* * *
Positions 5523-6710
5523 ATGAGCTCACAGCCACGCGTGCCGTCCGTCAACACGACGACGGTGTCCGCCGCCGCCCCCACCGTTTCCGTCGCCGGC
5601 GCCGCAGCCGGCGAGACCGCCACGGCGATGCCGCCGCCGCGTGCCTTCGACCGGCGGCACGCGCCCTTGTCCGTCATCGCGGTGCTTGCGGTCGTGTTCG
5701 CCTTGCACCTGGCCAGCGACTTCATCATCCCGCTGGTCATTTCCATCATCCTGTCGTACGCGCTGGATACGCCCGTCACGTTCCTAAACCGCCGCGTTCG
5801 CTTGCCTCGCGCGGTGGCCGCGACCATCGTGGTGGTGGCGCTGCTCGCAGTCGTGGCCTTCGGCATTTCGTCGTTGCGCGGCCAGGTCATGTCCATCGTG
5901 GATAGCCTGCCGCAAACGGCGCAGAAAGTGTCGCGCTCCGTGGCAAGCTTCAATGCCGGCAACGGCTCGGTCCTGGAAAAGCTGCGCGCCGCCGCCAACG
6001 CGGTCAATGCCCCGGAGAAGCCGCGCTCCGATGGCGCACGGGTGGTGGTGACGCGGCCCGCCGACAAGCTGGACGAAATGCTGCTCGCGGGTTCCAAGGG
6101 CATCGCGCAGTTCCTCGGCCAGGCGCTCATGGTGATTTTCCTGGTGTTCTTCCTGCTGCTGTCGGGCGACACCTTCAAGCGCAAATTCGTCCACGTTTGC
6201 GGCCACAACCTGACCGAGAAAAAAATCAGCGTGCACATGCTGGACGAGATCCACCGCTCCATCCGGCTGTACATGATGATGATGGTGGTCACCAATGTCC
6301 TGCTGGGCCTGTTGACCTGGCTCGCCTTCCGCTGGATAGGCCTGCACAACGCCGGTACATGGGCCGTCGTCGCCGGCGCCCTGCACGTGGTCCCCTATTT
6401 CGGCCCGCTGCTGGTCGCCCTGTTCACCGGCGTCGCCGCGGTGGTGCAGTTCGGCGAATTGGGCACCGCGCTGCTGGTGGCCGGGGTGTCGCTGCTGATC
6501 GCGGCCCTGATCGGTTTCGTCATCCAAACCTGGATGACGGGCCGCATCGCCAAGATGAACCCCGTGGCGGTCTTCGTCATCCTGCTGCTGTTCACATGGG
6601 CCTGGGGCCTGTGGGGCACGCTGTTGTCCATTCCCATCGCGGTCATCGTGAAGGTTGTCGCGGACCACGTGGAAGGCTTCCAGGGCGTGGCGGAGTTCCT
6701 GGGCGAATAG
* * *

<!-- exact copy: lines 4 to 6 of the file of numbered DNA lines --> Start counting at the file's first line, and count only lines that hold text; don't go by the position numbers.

5701 CCTTGCACCTGGCCAGCGACTTCATCATCCCGCTGGTCATTTCCATCATCCTGTCGTACGCGCTGGATACGCCCGTCACGTTCCTAAACCGCCGCGTTCG
5801 CTTGCCTCGCGCGGTGGCCGCGACCATCGTGGTGGTGGCGCTGCTCGCAGTCGTGGCCTTCGGCATTTCGTCGTTGCGCGGCCAGGTCATGTCCATCGTG
5901 GATAGCCTGCCGCAAACGGCGCAGAAAGTGTCGCGCTCCGTGGCAAGCTTCAATGCCGGCAACGGCTCGGTCCTGGAAAAGCTGCGCGCCGCCGCCAACG